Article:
Thursday, April 28, 2011

Malaysian Kids Trail Asian Powerhouses in Science and Maths

KUALA LUMPUR, April 28 — The wide gap between Malaysian students and their counterparts in first-tier Asian countries like Korea, Singapore and Taiwan could threaten its ambitions to be a high income nation said the UN 2010 Millennium Development Goal (MDG) report released today. The report states that for the mathematics benchmarks in TIMSS (Trends in International Mathematics and Science Study) 2007, fewer than 20 per cent of Malaysian students achieved the high benchmark and about 50 per cent achieved the intermediate benchmark, compared with 70 per cent and 85–90 per cent respectively for the first-tier Asian economies.

“The Asian region has a clear gap in the distribution of achievement between the first tier Asian economies represented by the Republic of Korea, Singapore and Taiwan, China; and the second-tier countries represented by Indonesia, Malaysia and Thailand,” said the MDG report. Malaysian students’ performance had also declined at all levels from 1999 to 2007 but the report said it was partly because some of the cognitive domain specifications tested in TIMSS 2007 had not been covered in Malaysia’s mathematics curriculum.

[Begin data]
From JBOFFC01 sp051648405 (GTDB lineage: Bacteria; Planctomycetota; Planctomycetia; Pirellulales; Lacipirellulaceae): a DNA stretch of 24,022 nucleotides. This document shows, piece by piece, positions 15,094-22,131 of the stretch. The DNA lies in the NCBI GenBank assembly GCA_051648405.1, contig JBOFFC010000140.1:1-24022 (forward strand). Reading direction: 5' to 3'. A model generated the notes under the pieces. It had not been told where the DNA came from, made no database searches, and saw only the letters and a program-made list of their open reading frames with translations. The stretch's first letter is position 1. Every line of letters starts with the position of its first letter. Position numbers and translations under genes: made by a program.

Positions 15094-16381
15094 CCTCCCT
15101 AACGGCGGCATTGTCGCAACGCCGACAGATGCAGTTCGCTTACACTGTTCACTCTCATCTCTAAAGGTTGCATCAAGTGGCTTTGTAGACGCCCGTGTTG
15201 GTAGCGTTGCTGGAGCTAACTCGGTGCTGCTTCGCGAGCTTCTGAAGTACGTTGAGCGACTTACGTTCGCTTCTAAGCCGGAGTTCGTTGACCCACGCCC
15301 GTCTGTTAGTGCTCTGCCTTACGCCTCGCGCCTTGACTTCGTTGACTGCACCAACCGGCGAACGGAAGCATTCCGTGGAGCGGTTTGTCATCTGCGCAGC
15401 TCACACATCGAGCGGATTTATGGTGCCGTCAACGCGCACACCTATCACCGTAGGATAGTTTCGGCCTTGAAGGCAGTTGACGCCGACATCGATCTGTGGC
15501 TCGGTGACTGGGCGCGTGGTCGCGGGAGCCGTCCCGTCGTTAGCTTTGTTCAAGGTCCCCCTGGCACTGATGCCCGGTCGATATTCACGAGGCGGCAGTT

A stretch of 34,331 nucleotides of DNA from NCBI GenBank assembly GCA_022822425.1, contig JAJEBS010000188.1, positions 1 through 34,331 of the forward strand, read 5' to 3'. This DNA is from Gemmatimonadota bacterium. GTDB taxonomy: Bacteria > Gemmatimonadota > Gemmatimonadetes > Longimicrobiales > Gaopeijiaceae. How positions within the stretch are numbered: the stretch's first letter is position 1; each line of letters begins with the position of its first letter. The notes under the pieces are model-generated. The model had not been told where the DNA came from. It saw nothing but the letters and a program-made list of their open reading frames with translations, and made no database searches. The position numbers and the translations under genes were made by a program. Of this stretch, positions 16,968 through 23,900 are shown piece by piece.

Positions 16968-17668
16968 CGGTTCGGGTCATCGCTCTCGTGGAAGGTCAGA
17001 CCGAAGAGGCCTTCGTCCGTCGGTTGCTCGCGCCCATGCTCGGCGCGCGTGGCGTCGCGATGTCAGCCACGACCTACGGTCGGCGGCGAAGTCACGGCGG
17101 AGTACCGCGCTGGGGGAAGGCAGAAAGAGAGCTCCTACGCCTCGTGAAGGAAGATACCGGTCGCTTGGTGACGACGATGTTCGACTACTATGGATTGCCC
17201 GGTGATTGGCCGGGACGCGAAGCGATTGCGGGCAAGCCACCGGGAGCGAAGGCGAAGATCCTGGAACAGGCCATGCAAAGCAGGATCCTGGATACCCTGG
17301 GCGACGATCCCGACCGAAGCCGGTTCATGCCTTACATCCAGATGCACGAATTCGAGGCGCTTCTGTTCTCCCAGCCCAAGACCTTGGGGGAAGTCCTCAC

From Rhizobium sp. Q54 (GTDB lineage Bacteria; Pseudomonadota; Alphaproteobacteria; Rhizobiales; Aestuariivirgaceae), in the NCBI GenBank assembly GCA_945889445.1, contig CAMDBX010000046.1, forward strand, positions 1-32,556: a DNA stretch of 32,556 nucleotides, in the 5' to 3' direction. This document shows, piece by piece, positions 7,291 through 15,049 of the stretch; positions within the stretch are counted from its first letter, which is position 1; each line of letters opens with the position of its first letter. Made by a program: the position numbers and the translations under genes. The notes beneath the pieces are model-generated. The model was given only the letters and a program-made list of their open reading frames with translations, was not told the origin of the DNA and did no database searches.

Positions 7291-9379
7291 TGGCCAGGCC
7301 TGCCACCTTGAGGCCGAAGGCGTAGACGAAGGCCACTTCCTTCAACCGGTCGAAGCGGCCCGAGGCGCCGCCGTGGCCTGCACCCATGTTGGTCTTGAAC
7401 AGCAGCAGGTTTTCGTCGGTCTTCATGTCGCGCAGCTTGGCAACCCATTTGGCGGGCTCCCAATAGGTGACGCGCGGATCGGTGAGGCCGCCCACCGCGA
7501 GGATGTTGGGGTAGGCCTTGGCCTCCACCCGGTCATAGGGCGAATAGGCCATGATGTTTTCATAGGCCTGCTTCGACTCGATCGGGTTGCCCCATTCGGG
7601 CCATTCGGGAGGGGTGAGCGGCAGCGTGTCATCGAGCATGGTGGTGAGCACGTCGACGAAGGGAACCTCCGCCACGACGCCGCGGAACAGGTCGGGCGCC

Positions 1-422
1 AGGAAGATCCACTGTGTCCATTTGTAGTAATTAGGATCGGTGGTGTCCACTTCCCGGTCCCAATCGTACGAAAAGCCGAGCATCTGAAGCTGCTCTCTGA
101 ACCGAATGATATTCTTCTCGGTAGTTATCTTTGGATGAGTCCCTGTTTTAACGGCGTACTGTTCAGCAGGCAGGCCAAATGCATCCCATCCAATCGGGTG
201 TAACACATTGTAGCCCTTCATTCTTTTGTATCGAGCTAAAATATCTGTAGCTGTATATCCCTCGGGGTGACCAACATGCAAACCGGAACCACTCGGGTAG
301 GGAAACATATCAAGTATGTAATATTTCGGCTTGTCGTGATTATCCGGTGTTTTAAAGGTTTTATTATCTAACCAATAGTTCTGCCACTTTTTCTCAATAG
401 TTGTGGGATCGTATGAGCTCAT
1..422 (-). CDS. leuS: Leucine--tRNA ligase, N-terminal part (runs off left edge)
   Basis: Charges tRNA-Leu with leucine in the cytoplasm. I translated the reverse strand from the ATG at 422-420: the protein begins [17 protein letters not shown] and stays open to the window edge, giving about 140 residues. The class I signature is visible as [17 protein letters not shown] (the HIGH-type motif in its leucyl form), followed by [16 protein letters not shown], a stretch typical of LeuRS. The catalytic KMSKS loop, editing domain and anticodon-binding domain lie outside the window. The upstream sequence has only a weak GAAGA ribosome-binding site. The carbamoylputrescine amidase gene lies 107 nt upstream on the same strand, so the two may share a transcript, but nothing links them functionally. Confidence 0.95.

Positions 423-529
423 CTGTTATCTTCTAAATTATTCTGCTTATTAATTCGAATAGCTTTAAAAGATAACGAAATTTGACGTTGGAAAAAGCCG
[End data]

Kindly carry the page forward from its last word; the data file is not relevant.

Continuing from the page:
“Nevertheless, the TIMSS 2007 mathematics and science results need to be further analysed, as they may suggest some obstacle to Malaysia’s ability to realise its ambitions of becoming a high income nation,” it said.
The Najib administration is attempting to transform Malaysia into a high-income economy by 2020 with an emphasis on productivity, efficiency and innovation. But observers contend that it would require significant structural reforms, including in education that so far appear to be lacking. Malaysian universities also lag behind their Asian counterparts.

No Malaysian university made it to the Times Higher Education (THE) 2010-11 ranking of top 50 Asian universities or the ranking of top 200 global universities. In contrast, Singapore had three universities in the THE top 200 global universities, Hong Kong had eight, while Japan and Korea had five each. The MDG report noted, however, that Malaysia is close to achieving the MDG goal of ensuring that all children will be able to complete a full course of primary education by 2015.

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